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The Color of Freedom

29 customer reviews

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Editorial Reviews

Product Description

Joseph Fiennes (Running with Scissors, Shakespeare in Love) and Dennis Haysbert (TV's 24) star in the incredible true story of the deep bond that develops between political prisoner Nelson Mandela and James Gregory, the racist white South African who was Mandela's prison guard for more than 20 years. Based on Gregory's controversial memoir, Goodbye Bafana, The Color Of Freedom powerfully chronicles the life-changing journey both men experience during Mandela's imprisonment - as one man confronts the racism he has always known, the other's struggle for freedom makes him a worldwide symbol of South Africa's heroic fight for democracy.

Inspired by James Gregory's memoir, Goodbye Bafana, The Color of Freedom offers an inside look at the 27-year incarceration of future South African President Nelson Mandela (24's Dennis Haysbert). Apartheid-friendly guard Gregory (Shakespeare in Love's Joseph Fiennes), social-climbing spouse Gloria (National Treasure's Diane Kruger), and their two children move to Robben Island, home of the infamous political prison, in 1968. Because he speaks Xhosa, Gregory’s superior charges the warder with censoring correspondence and supervising visits between the African National Congress (ANC) leader and his wife, Winnie (Faith Ndukwana). As it transpires, the guard had a black childhood friend named Bafana, and his relationship with Mandela rekindles Gregory’s long-lost belief in racial equality. Directed by Denmark's Bille August (The Best Intentions), The Color of Freedom captures the natural beauty of South Africa and the unnatural fashions of yesteryear (including Kruger's '60s-era foundation garments). The actors also give it their all, particularly Fiennes, who nails the Afrikaner dialect, but predictability and underdeveloped personalities dilute the drama (it's also worth noting that Mandela hasn't corroborated the facts in Gregory's book, contributing to its controversial reputation). The six-foot-four Haysbert's dissimilarity to the Nobel Peace Prize winner also proves distracting. Like Blood Diamond and other recent motion pictures concerning African history, August's effort means well, but fails to register as more than a made-for-TV movie with superior production values. --Kathleen C. Fennessy

Special Features


Product Details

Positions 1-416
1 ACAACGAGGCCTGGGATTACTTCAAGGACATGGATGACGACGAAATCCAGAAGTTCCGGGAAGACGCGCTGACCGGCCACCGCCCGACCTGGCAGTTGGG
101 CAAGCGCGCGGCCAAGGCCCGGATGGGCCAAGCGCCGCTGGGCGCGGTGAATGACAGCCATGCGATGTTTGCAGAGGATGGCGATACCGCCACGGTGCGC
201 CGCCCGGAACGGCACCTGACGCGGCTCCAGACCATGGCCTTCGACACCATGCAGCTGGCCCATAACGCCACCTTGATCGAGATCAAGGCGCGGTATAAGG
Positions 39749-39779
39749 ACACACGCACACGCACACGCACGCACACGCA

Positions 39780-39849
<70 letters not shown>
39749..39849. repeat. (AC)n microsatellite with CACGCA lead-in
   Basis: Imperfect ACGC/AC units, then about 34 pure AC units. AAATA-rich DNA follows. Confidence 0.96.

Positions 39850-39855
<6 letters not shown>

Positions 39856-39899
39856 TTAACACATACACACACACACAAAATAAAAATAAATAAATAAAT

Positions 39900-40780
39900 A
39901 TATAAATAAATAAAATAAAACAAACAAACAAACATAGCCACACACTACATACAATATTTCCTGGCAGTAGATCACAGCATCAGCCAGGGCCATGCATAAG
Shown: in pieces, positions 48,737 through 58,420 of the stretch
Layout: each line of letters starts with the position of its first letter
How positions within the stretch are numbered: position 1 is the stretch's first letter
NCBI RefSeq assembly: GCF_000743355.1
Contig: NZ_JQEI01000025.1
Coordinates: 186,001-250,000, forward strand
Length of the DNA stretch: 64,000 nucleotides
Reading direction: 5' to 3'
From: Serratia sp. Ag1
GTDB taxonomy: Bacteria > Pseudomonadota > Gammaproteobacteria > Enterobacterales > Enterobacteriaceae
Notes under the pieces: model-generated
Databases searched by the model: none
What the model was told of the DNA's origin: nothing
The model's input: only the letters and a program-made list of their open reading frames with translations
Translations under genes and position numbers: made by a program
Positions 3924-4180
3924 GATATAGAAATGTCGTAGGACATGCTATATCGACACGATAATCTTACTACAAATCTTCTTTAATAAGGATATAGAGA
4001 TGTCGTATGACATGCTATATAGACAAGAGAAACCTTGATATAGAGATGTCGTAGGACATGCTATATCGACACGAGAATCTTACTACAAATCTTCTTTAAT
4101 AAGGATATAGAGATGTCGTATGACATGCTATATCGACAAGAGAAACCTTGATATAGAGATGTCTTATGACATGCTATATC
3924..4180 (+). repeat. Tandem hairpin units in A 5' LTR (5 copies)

• Actors: Joseph Fiennes, Dennis Haysbert, Diane Kruger, Patrick Lyster, Shiloh Henderson
  • Directors: Bille August
  • Writers: Bille August, Bob Graham, Greg Latter, James Gregory
  • Producers: Alison Ellard, Andro Steinborn, Carola Ash
  • Format: Multiple Formats, Color, Dolby, Enhanced, NTSC, Widescreen
  • Language: English
  • Region: Region 1 (U.S. and Canada only. Read more about DVD formats.)
  • Aspect Ratio: 2.35:1
  • Number of discs: 1
  • Rated: R (Restricted)
  • Studio: Image Entertainment
  • DVD Release Date: May 20, 2008
  • Run Time: 118 minutes
  • Average Customer Review: 4.2 out of 5 stars  See all reviews (29 customer reviews)
  • ASIN: B0014Z4OL6
  • Amazon Best Sellers Rank: #96,800 in Movies & TV (See Top 100 in Movies & TV)
  • Learn more about "The Color of Freedom" on IMDb

Customer Reviews

Most Helpful Customer Reviews

9 of 10 people found the following review helpful By Amazon Customer on August 29, 2008
Format: DVD
"The Color of Freedom" (also known as "Goodbye Bafana") is based on the memoirs of James Gregory, South African prison guard and censor officer, who died in 2003. The name of the book is "Goodbye Bafana: Nelson Mandela, My Prisoner, My Friend," and you may think the book title tells all you have to know. In fact, the truth is a bit different in the film directed by Bille August ("Pelle the Conqueror"). (And I know the controversy over the original book, but I will not talk about it here.)

Though August's film is inspired by the life of a man who guarded one of the most important political figures of our time, the story of "The Color of Freedom" is not exactly about Nelson Mandela (played by Dennis Haysbert). It is more about James Gregory himself and his family - his wife (Diane Kruger) and their children - and the spiritual transformation James goes through. The story is told against the background of modern South African history, but its perspective is always that of James Gregory.

"The Color of Freedom" can be seen as a portrait of a man caught between his ideal and reality, or family and establishment. Superior officers don't like the idea of a warden talking friendly with the prisoners, much less reading Freedom Charter in secret. While watching the film, I thought his friendship with Nelson Mandela could easily jeopardize James's position and James would have to pay the price of his spiritual freedom, but ... well, I cannot disclose the plot, which I think is not very dramatic. But you may find it differently.

Dennis Haysber is surprisingly good as Nelson Mandela and Joseph Fiennes did a great job, actually his career-best acting, as the protagonist.
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14 of 17 people found the following review helpful By Grady Harp HALL OF FAMETOP 100 REVIEWERVINE VOICE on July 12, 2008
Format: DVD